August 9, 2022

Early last week, the UK experienced something it is very much not known for—extremely hot and dry weather. The heatwave shattered all-time national records, surpassing a 38.6° C (101.5° F) mark set in 2019 by crossing 40° C (104° F) for the very first time.

The scientists behind the World Weather Attribution project use a standardized (and peer-reviewed) method to rapidly analyze weather extremes like this in the context of climate change. While there is more nuance to this science than saying an event should or shouldn’t be blamed on climate change, we can say something about the role that climate change plays. And for heatwaves, that role is often quite clear: In a warming world, the statistics of heatwaves will necessarily shift toward hotter temperatures.

The analysis of this event involves two complementary steps. First, the historical data is used to calculate the rarity of this extreme weather event in today’s climate—and what it would have been before the world warmed by about 1.2° C (2.2° F). Second, large collections of climate model simulations with and without human-caused warming are similarly examined for trends in the type of regional weather pattern that produced the event.

Maximum temperature (left) and two-day-average temperature (right), with the area analyzed outlined by a box.
Enlarge / Maximum temperature (left) and two-day-average temperature (right), with the area analyzed outlined by a box.

The team looked at two-day-average temperatures and maximum temperatures over England and Wales for July 18–19. In today’s climate, that two-day average experienced during the heatwave comes in at around a 1 percent annual probability—often referred to as a 100-year event. The maximum temperature looks even rarer, with just a 0.1 percent probability or 1,000-year return period.

Subtracting 1.2° C of global warming would make it much more difficult to reach such high temperatures. The team describes the odds in a pre-industrial climate as “almost impossible,” with calculated return periods well over 10,000 years. Or to frame it another way, a similarly rare event in a pre-industrial climate would actually fall about 4° C (7.2° F) shy of last week’s records.

The model simulation side of the analysis was complicated by the fact that climate models show too small of a trend in heatwaves in Europe. As a result, the model estimates of either the change in rarity or the temperature difference for a similarly rare event in the past are smaller than the estimates based on real-world data.

Still, the team incorporates model estimates, leading to final numbers they describe as “almost certainly an underestimation.” They conclude that climate change has made a heatwave of this severity at least 10 times more likely than it was in the pre-industrial past, increasing its intensity by at least 2° C (3.6° F).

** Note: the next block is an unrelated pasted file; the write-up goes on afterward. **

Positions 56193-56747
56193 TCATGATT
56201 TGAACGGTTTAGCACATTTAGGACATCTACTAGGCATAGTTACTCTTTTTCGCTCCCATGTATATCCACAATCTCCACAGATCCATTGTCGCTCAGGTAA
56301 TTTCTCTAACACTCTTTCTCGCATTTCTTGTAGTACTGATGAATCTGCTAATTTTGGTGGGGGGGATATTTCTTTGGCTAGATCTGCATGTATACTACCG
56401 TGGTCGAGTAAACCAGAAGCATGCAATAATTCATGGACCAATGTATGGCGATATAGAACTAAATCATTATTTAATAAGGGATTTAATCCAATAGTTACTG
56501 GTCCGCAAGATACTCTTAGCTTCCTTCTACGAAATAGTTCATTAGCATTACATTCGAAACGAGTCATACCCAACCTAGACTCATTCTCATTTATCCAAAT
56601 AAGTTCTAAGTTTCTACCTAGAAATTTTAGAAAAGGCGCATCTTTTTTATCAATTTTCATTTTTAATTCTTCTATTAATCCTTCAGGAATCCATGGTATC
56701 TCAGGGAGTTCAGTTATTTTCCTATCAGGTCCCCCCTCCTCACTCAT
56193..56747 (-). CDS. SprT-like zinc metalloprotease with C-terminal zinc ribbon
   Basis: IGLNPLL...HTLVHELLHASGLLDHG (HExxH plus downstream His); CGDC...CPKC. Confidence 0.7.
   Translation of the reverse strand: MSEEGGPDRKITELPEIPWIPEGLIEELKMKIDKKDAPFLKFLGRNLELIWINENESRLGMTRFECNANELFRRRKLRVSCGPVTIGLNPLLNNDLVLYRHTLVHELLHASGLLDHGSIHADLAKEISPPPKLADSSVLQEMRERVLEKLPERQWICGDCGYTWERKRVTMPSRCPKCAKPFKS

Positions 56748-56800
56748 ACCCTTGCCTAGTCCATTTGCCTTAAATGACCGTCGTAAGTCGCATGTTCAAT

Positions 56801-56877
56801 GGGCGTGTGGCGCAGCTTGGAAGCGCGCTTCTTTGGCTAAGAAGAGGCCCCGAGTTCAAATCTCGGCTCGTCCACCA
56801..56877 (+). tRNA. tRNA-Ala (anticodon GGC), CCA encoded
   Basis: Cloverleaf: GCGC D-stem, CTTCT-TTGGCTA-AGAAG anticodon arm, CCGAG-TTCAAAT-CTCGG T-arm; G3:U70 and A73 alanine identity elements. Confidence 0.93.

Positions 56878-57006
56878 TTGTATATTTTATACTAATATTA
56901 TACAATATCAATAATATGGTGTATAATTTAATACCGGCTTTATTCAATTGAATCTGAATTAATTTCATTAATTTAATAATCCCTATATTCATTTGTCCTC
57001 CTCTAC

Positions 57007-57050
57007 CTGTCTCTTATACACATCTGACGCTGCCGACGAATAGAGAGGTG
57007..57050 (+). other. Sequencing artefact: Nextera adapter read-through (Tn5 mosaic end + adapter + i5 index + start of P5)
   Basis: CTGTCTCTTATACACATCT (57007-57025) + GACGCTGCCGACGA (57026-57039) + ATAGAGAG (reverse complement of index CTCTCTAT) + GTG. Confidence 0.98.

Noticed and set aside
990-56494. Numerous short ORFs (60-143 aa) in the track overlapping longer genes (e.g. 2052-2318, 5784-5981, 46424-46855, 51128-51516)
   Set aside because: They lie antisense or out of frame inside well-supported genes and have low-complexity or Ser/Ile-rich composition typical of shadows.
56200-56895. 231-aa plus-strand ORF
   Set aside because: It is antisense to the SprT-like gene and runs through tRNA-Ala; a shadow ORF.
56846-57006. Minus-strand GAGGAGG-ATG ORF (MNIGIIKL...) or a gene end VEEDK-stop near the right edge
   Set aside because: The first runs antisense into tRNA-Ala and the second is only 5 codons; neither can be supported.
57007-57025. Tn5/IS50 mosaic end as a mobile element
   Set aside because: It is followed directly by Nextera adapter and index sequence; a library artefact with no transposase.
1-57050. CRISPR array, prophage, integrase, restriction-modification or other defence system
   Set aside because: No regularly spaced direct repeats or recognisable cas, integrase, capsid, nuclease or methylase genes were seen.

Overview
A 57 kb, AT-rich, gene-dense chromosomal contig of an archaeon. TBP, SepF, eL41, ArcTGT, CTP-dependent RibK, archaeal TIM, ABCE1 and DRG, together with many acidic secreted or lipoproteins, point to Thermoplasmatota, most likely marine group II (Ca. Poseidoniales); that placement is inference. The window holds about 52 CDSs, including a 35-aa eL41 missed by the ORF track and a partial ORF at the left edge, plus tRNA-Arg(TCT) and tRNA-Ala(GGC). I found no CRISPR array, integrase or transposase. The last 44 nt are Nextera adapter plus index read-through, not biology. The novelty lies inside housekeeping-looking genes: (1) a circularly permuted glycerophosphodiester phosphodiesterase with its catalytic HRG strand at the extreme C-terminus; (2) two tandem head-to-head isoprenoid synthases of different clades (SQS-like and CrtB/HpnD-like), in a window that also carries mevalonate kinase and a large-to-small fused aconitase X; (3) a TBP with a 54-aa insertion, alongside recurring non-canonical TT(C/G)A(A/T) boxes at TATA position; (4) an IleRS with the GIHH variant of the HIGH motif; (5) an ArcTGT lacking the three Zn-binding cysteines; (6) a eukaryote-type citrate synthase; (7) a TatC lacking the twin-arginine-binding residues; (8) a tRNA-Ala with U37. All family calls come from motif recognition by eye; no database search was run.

As is often the case for severe heatwaves, it has been a dry year in the area. This has been the UK’s driest July since 1911, in fact. Just as sweat evaporating off your skin carries heat away and cools your body, soil moisture can reduce land surface temperatures. Without that evaporative cooling, heatwaves can reach even higher temperatures.

The dry conditions also led to a remarkable set of fires in the UK during the heatwave. The London Fire Brigade called July 19 its “busiest day since World War II.” The UK is not alone in experiencing abnormal fire activity—July has seen fires breaking records across Europe.

But it was the heat itself that was a killer in the UK, where fewer than 5 percent of homes are equipped with air conditioning. The death toll is expected (based on past data) to reach into the hundreds, at least. The heatwave was forecast well in advance, however, which allowed for warnings and the implementation of heat action plans that may have helped.

A UK Met Office study published in 2020 actually highlighted the growing odds of surpassing 40° C back in 2020. (The Met Office even went as far as filming a hypothetical heatwave forecast in the year 2050 to drive home the point.) In a World Weather Attribution press release for the new analysis, Met Office scientist Fraser Lott said, “It’s been sobering to see such an event happen so soon after that study, to see the raw data coming back from our weather stations.”

It’s a reminder that last week’s very real heatwave is a predictable consequence of cranking up the thermostat on a planet.

See also  On climate, Democrats and Republicans don’t inhabit the same reality